Photo: Malaysia's finance minister Lim Guan Eng, 2nd from left, at the launch of the SC SRI Roadmap on November 26, 2019 in Kuala Lumpur. Photo supplied by Securities Commission Malaysia

Islamic Finance

Malaysia needs more SRI sukuk, says finance minister at launch of Sustainable and Responsible Investment Roadmap

KUALA LUMPUR - Malaysia’s government has backed its capital markets regulator’s new strategy to encourage sustainable development through investment with a call for more green sukuk.

The Securities Commission Malaysia on Tuesday (Nov 26) released a “roadmap” to promote sustainable and responsible development (SRI) through the capital markets. Its approach has its roots in sukuk, according to the country’s finance minister.

Speaking at the launch of the SC’s strategy, Lim Guan Eng said the government will encourage more SRI sukuk, which stem from guidelines introduced five years ago to help pay for social and environmentally sustainable initiatives.

“The issuance of the SCs SRI sukuk framework back in 2014 has been essential to facilitate funding for green, social and sustainable projects for the benefit of the environment and the broader society,” he said at the SC headquarters in Kuala Lumpur.

“The government would like to see more issuances of SRI sukuks to finance these projects. This is why, at the recent 2020 budget, I announced the extension of the income tax deductions on the cost of issuance of SRI sukuks to 2023.”

Among the immediate initiatives to be rolled out under the commission’s SRI strategy is a revision of the earlier sukuk framework.

The revised guidelines have expanded the list of eligible SRI projects, tightened reporting and disclosure requirements and clarified the role of external reviewers.

The changes are covered in a booklet released by the SC to advise of the main features of its SRI strategy, which sets out to expand the role of the capital market to bring scale, financial discipline and commercial accountability to social and environmental projects that promote sustainable development.

These are among 20 recommendations aimed to drive “the development of a vibrant SRI system for Malaysia as well as the region” over the next five years, Syed Zaid Albar, chairman of the SC, wrote in an introduction to the booklet.

“These strategies serve to expand the range of SRI instruments, issuers, investors and ancillary services, while strengthening the disclosure and governance by drawing synergies from our existing global leadership in the closely aligned field of Islamic finance.”

The 2014 framework led to the inaugural SRI sukuk the following year, issued by Ihsan Sukuk, a unit of Khazanah Nasional, Malaysia’s sovereign wealth fund.

The proceeds of the 1 billion Malaysian ringgit ($240.9 million) issuance, channelled to Yayasan AMIR, an education non-profit, have been used to help fund 83 trust schools across 10 states.

The first green SRI sukuk, worth 250 million ringgit ($60.2 million) followed in 2017, to finance a 50 megawatt solar project by Tadau Energy.

So far, 10 green SRI sukuk have been issued, amounting to financing worth 4.3 billion ringgit ($1 billion).


To encourage more issuances, several incentives in the form of tax allowances and exemptions have been approved by the government, the finance minister said.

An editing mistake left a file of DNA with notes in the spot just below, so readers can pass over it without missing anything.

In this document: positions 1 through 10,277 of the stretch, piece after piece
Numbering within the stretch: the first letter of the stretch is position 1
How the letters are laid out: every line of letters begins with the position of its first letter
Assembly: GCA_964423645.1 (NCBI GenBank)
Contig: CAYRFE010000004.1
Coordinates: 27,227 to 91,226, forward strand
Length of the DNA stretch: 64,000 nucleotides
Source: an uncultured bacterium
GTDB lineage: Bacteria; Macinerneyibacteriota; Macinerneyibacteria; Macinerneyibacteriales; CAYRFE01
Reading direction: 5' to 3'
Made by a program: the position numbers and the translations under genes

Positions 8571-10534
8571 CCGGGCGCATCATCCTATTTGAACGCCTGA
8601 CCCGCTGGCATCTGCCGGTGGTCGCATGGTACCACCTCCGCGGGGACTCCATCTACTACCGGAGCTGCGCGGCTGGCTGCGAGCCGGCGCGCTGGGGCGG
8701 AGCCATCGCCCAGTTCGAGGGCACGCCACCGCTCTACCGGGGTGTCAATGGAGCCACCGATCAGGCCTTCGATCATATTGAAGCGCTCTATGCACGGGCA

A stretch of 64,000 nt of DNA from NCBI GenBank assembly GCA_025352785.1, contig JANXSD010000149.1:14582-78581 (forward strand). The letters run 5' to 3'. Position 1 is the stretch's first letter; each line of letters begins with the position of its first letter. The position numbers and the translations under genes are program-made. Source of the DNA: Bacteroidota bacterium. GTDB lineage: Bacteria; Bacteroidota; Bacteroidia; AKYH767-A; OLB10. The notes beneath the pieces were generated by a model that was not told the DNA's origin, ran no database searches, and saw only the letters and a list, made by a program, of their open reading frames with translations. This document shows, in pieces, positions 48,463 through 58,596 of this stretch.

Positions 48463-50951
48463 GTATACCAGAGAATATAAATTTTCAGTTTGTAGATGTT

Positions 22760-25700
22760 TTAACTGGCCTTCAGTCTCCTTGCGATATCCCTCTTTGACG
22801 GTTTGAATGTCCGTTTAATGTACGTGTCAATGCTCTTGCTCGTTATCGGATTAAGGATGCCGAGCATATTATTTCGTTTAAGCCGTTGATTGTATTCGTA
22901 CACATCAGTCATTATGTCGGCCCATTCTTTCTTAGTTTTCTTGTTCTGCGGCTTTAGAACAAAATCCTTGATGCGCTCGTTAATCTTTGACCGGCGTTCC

These include income tax deduction on the issuance costs of SRI sukuk and a 6 million ringgit ($1.5 million), tax exempted grant scheme established by the SC to offset the external review cost incurred by issuers.

Across conventional and Islamic markets, Malaysia accounts for almost 20% of $3.1 billion in cumulative green bonds issued by Southeast Asian countries, according to SC figures. Of these, Indonesia became the first country to issue a sovereign green sukuk worth $1.3 billion last year.

“Economic progress means that our continued demand for resources, such as energy and food, will test business resiliency,” said Syed Zyed, as he introduced the SC’s strategy.

“Given favourable prospects for the SRI segment in Malaysia, its development must be carefully guided to ensure the segment’s long-term vibrancy and sustainability.

“We would like to see a diverse base of issuers, investors and market intermediaries develop and grow this asset class,” he added.


Speaking to Salaam Gateway, Najmuddin Mohd Lutfi, chief executive of Bank Islam’s investment arm, BIMB Investment, said interest in SRI had been bubbling in the Islamic sector since 2006, when the Malaysia International Islamic Financial Centre was launched.

The blueprint for the SC-backed venture covered banking, investment and capital markets, with SRI also mentioned, Najmuddin said, though he questioned whether green goals feature high enough in Shariah investment decisions.

“There are common traits between Islamic finance and SRI investing. But now there is the bigger question surrounding Islamic finance. Should we just be negative screening? There is a lot of discussion around this.

“Shariah-compliant companies do not necessarily have a very high standard in ESG,” he added, referring to environmental, social and corporate governance. “I think the scholars are working towards addressing this.”

To more effectively screen a project, investors must call on the new and more varied sources of data available now to model its environmental impact.

“Ultimately, we need information to really help Islamic finance integrate with ESG. When it comes to sustainability and ESG, it really depends on the capabilities of those making the assessment.”

BIMB Investment’s CEO in July said the company had already integrated “more than 250 ESG metrics” in its investment process since 2015.

The investment firm in August 2018 launched the world’s first ESG sukuk fund.

(Reporting by Richard Whitehead; Editing by Emmy Abdul Alim


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